And then it was time for Miss Pebbles. So I had to go meet Miss Pebbles outside and coordinate bringing her up, because she’s a total animal. Totally nude performer. So I left and got Miss Pebbles — and Miss Pebbles’ handler — and we came in.

So we took off Cyrus’ blindfold so he can meet Miss Pebbles — who was a goat. We crushed graham crackers on his toes and put lettuce on his lap and then let Pebbles go to town, licking his toes and eating the lettuce. It was really funny and endearingly cute. Then Pebbles decided after about five minutes to squat at his feet and urinate all over his feet for about a minute — and then Pebbles also pooped on his feet. He was still tied to a chair.  

Then we went on to phase four: we took him to lunch at Panda Express and then took him to a sensory deprivation float tank where he had an hour to just float in darkness and think about all this crazy, weird stuff he’d already experienced. And we gave him more mushrooms and drove two and a half hours out of the city into the desert, on the kind of road where you can hear the rocks scraping on the side of the car.  

We arrived at a camp that we had set up and we let him out and gave him a cape with his face on it — the King of Cy Town. And what is befitting of a king? A feast! And what kind of feast is befitting of a king like Cyrus? The same goat that he met earlier in the day. So he ate Pebbles. Pebbles roasting on a spit.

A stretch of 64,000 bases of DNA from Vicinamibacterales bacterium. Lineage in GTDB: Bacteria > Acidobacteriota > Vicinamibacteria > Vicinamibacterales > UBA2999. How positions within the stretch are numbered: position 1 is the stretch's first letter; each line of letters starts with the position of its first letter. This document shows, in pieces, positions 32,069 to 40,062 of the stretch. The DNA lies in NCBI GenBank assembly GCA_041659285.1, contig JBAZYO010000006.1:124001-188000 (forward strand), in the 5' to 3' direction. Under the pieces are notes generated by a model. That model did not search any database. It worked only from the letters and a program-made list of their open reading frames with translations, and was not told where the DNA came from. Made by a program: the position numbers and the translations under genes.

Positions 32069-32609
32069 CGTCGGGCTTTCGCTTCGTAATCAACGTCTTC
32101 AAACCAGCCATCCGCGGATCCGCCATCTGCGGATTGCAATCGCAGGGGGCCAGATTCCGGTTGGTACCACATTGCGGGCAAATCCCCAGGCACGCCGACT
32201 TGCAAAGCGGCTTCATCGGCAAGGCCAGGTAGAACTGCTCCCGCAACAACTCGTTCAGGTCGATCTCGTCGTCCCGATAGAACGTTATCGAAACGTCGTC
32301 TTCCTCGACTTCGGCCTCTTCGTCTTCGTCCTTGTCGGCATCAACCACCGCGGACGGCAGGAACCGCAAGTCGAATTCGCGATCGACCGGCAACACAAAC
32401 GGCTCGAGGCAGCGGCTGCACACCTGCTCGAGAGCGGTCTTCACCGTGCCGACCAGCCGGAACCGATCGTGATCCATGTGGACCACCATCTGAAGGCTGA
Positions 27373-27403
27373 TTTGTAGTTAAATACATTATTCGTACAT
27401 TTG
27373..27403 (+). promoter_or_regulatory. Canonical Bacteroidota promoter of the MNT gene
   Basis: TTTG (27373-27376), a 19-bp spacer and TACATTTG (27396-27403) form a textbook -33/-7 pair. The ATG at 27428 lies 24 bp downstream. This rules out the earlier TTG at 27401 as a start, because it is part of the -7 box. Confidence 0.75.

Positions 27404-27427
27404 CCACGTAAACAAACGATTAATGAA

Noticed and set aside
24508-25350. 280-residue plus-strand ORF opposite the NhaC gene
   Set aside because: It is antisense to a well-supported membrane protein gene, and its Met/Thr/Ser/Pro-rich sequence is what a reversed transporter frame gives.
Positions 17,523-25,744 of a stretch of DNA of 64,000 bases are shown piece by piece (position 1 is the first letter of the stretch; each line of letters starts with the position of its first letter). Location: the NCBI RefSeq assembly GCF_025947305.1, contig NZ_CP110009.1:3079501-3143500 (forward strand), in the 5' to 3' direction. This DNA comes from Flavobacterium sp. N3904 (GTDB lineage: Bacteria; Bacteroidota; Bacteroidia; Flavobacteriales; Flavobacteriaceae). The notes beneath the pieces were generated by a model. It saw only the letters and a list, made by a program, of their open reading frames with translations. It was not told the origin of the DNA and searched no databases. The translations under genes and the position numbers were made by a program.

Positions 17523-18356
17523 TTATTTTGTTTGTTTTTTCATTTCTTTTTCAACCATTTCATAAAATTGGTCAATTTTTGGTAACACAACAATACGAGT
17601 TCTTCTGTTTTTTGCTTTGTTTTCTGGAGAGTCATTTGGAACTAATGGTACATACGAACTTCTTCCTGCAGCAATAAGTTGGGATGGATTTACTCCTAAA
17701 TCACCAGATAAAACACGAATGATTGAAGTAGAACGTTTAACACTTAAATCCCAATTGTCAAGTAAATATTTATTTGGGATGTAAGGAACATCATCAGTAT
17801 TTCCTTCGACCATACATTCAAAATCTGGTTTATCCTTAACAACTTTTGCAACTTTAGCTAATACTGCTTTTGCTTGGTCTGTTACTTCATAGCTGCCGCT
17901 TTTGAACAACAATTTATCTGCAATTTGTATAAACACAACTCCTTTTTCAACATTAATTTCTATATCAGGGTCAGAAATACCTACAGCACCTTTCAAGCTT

Then we all took enhancements to get on the same page as our king. He assigned us lordships and he took Pebbles’ jaw… I’ll just make a long story short: we burned an effigy with his face on it — a child effigy of himself. He ate Pebbles’ heart on a mountaintop and then the night got crazy… 

Let’s let this all sink in… This is a party Honus threw for someone he likes. “Moral of the story, don’t have me plan your bachelor party,” Honus says, laughing in his dark Los Angeles apartment (the aforementioned child effigy lurked in the corners pre-party, scaring Honus witless when he forgot it was there). “Basically, I turned a Man Man song into his bachelor party.”

Honus met Ghahremani (a.k.a. King Cyrus King) through his friend, comedian Jon Daly almost four years ago. Ghahremani was working as an engineer for Daly’s Rafflecast podcast, and linked up with Honus after the trio played a show together.

“I was coming off of three years of touring [Man Man’s 2013 record] On Oni Pond and I was burned out, but he wanted to see if we could work on some stuff together,” Honus says. The two challenged themselves to write thirty one-minute songs under the band name Booger Bubble, which became an as-yet unreleased children’s album. Honus counts a chirpy track titled “Sherman the Worm-Man” as the best song he’s ever written.